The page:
Chapter

Molecular Analyses of Malformation Syndromes

Moyra Smith

in Phenotypic Variation

Published on behalf of Oxford University Press

Published in print February 2011 | ISBN: 9780195379631
Published online October 2012 | e-ISBN: 9780199975211 | DOI: http://dx.doi.org/10.1093/med/9780195379631.003.0010
Molecular Analyses of Malformation Syndromes

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CHARGE Syndrome represents an example of a condition with a wide range of phenotypic abnormalities caused by defects in one gene that encodes a protein that regulates the expression of a number of different genes and plays a key role in development. JOUBERT SYNDROME (JS) and JOUBERT-RELATED DISORDERS (JSRD) are examples of conditions with highly similar phenotypic manifestations resulting from defects in a number of different genes. Mutations in a single gene can lead to different histological phenotypes (Allamand et al. ( 2006 ) reported that four types of muscular dystrophy that were originally considered to be distinct entities turned out to result from mutations in a single gene) and phenotypic overlap, or related dysmorphology syndromes caused by mutations in different genes in a specific pathway is also covered (Noonan syndrome, Costello syndrome, and cardio-facial cutaneous syndrome are developmental disorders that have phenotypic features in common and share a common etiological pathway.) Finally, Neurofibromin, encoded by the Neurofibromatosis 1 gene (NF1) acts as a RAS GTPase and down-regulates RAS activity. The gene SPRED1 encodes a product that acts as a negative regulator of the RAS–RAF interaction. Mutations in the SRED1 gene have recently been found to cause a Neurofibromatosis-like syndrome.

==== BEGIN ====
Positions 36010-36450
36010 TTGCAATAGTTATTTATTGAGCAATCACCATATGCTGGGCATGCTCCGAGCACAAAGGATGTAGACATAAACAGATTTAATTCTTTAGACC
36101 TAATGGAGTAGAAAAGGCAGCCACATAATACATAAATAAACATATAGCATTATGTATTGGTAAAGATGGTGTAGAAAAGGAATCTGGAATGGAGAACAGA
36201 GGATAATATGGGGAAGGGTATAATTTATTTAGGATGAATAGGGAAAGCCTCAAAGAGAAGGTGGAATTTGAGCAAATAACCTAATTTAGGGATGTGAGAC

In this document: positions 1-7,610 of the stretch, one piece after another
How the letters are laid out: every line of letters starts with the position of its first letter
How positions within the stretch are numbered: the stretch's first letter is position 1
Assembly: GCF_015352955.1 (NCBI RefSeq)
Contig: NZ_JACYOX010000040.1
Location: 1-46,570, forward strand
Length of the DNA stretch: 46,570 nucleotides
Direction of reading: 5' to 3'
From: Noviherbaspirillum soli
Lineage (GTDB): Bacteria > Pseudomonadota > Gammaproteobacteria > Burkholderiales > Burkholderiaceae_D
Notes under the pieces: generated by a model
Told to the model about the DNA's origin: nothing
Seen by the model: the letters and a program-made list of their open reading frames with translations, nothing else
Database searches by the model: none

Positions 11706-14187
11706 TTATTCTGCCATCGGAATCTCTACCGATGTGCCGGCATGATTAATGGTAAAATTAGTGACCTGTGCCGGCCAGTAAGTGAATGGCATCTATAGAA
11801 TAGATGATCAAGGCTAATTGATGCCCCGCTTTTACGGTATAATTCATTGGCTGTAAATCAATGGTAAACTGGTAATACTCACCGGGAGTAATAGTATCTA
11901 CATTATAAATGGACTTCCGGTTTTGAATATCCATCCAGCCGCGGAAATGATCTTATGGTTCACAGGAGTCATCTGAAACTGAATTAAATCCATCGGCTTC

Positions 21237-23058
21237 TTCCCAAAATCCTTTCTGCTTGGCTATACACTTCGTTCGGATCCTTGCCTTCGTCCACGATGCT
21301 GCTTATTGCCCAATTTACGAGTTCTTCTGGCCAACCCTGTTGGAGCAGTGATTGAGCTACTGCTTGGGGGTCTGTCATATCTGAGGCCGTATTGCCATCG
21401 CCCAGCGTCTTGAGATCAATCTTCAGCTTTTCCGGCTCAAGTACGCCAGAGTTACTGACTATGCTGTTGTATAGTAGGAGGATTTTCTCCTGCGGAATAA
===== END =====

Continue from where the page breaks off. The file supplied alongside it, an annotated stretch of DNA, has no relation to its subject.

Chapter.  2739 words. 

Subjects: Clinical Genetics ; Clinical Cytogenetics and Molecular Genetics

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